10/08/2010 10:57 am ET Updated May 25, 2011

The Wrong Debate: Why We Should Stop Debating Technology's Relevance and Start Figuring Out How to Effectively Leverage It

When the New Yorker published a recent essay slamming the effectiveness of new technologies for social and political change, it was an important step forward for 21st-century activism.

Malcolm Gladwell moved the debate over the merits of technology-driven activism forward by, one, raising its prominence and, two, eliciting a flurry of responses which clarified that most everyone (except him) is essentially in agreement. No, technology and tools are not the most important factors -- issues and strategy are vital; no, Twitter was not essential for domestic organizing in Moldova or Iran, but rather helpful in galvanizing the international community and putting a global spotlight on both countries in real-time; no, signing an online petition is not going to change the world or turn anyone into a lifelong activist; no, digital activism and traditional activism are not mutually exclusive. By putting a spotlight on this debate, Gladwell has lined up what the next step should be for anyone who cares about the efficacy of activism in the context of an ever-growing set of digital tools: to the extent that newer connection technologies are helpful for activists, let's identify how they can be most helpful.

Figuring out how technology can be best harnessed by activists is more important than coming to hasty conclusions about its utility. This is why I'm working with a new website called to create an online living library of lessons learned for how technology can be utilized by both traditional and non-traditional movements, well-trained grassroots leaders and first-time activists. We're putting together a hub for people to build on and learn from an evolving set of best practices that are based on their own experiences; we call it a living library because these guidelines will be constantly revised based on feedback from activists.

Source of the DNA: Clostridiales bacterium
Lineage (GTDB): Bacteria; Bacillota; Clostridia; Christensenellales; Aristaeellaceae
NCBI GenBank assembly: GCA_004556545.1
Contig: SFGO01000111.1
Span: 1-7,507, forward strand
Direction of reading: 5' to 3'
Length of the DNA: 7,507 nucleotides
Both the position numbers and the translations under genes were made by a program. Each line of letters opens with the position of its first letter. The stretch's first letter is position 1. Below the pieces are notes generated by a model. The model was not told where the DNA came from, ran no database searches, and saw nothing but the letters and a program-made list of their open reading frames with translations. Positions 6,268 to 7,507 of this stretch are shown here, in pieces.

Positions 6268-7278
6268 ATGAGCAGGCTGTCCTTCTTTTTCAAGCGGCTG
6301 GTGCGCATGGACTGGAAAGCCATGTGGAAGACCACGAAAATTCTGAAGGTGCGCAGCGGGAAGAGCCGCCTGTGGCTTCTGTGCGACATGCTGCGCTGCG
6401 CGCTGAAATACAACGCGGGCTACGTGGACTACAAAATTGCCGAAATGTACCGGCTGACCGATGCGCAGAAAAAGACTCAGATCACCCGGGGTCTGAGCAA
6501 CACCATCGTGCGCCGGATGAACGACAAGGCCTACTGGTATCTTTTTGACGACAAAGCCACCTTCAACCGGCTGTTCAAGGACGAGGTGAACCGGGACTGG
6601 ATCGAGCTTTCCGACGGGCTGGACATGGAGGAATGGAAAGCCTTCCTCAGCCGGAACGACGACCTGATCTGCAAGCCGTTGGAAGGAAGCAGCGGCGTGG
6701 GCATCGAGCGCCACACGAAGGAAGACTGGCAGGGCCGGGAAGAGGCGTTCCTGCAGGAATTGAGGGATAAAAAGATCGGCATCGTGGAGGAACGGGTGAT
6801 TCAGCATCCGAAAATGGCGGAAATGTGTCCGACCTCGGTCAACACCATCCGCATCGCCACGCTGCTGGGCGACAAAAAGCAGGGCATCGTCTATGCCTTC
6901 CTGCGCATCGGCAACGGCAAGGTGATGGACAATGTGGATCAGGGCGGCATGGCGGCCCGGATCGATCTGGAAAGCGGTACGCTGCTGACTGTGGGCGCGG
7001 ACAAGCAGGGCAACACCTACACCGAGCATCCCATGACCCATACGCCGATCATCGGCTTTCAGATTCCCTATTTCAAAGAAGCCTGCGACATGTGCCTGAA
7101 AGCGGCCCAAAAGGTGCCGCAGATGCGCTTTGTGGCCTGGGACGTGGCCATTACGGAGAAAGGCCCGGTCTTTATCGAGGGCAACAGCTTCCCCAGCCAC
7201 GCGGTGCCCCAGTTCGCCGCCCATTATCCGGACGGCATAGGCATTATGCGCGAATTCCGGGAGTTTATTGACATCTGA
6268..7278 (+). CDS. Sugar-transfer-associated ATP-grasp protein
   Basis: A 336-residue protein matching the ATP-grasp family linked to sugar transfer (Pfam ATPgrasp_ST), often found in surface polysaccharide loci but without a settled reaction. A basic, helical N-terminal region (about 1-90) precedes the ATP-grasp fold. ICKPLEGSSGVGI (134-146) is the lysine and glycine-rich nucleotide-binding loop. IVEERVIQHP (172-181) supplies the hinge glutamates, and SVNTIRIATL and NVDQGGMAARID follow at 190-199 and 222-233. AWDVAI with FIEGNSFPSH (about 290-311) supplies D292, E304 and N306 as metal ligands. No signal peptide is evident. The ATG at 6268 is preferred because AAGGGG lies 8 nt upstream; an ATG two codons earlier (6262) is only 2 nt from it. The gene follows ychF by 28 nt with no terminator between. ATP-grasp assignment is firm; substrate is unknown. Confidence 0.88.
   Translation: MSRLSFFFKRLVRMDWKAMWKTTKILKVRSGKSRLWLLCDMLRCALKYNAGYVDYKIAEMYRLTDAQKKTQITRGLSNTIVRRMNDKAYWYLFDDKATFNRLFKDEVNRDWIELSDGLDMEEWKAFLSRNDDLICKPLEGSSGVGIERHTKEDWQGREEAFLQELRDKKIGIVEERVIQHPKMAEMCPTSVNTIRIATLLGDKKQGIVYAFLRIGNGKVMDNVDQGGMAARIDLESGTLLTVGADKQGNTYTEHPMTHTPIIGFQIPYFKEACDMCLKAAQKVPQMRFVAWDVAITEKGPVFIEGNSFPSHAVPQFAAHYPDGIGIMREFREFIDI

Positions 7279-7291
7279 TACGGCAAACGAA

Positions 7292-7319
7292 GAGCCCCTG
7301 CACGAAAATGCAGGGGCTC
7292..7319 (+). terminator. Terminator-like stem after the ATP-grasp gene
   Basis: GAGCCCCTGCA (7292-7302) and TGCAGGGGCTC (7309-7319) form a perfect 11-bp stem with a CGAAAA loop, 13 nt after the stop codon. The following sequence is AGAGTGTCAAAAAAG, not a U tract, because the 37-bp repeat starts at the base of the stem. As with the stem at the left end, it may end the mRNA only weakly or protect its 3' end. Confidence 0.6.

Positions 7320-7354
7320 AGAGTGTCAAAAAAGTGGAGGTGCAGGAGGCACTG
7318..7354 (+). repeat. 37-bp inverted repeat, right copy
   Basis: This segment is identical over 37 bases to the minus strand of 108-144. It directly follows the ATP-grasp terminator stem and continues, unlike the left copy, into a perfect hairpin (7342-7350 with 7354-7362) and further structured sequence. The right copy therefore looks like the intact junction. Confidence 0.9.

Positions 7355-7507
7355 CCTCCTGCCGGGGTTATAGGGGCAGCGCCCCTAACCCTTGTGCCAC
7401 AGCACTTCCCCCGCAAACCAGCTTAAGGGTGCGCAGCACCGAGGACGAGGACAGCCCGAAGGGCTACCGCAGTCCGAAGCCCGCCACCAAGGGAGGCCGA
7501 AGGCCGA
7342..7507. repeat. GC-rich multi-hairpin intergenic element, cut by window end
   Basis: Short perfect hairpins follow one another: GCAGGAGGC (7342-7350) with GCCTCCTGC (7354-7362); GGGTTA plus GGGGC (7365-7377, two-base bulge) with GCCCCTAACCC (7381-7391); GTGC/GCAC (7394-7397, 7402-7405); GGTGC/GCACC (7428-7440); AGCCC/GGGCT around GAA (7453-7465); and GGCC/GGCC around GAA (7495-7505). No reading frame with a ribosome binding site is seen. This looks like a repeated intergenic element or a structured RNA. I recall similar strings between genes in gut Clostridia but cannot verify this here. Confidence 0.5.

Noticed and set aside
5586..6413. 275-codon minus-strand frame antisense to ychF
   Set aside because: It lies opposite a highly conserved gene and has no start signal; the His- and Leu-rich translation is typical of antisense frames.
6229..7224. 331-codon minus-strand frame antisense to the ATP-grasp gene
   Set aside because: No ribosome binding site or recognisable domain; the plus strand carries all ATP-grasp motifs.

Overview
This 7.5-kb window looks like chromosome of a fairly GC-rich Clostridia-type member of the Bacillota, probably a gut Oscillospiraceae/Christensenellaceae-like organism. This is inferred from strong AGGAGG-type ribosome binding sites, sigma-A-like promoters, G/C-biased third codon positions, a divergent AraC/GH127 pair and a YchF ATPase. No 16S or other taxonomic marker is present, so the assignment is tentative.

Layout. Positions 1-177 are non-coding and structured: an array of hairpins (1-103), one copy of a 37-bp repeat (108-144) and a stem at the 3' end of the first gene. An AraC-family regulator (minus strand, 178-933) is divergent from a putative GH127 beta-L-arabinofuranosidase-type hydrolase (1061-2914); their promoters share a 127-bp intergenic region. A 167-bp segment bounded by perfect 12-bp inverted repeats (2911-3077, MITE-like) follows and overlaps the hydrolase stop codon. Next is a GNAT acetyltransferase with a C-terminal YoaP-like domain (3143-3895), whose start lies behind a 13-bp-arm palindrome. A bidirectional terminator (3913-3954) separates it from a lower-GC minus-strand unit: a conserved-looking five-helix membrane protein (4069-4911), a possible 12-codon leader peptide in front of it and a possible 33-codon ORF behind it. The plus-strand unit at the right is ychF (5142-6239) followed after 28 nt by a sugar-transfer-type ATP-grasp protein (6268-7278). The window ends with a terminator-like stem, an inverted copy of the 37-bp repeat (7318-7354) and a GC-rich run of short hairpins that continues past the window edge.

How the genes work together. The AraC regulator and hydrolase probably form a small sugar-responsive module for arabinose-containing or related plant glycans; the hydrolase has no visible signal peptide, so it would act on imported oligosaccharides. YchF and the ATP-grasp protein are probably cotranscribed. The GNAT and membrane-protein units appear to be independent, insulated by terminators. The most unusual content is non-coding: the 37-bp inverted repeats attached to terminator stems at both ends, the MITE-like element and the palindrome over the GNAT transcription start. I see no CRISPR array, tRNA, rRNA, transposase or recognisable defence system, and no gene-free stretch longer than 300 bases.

In providing this set of educational resources, (which has in the past received funding from the US and UK governments as well as a range of private-sector companies) is joining organizations like the New Organizing Institute, Global Voices' Advocacy, Rising Voices, Mobileactive, and others. These various organizations are well-aware not only of the value of their own work but also of their mutual collaboration in creating online resources for aspiring changemakers. As an example, last week a Google document that allowed anyone to share what they had found and learned regarding tools and tactics for bypassing censorship online began to circulate. This is a small and easy task, but one that's important because it aims to help activists make a stronger impact, in this case by maintaining online security, while also facilitating collaboration between different organizations working in the same field.

Lastly, part of identifying a set of best practices is about documenting those examples of recent activism in which the digitally connected few galvanized and mobilized the less connected masses. We are constantly learning from case studies where connection technologies proved useful in creating space for effective activism as well as those instances where it failed to serve as a shield from the repressive and intrusive tactics of autocratic regimes. That's why we began a case study series that documents uses of tech for social change to varying degrees of effectiveness. In doing this, we join a growing group of researchers trying to make the body of available case studies on digital activism more complete -- most notably Global Voices' Technology for Transparency, the Meta-Activism Project, and Stanford University's program on Liberation Technologies.

There are as many weaknesses to organizing in the digital age as there are advantages. Thanks to Gladwell's article and the many responses it generated, more people are aware of both. As new technologies are not going anywhere and activists are bound to incorporate them, it's an opportune time to take concrete steps towards shaping the next 10 years of activism so that the weaknesses of protest in the 21st century do not end up overshadowing its strengths.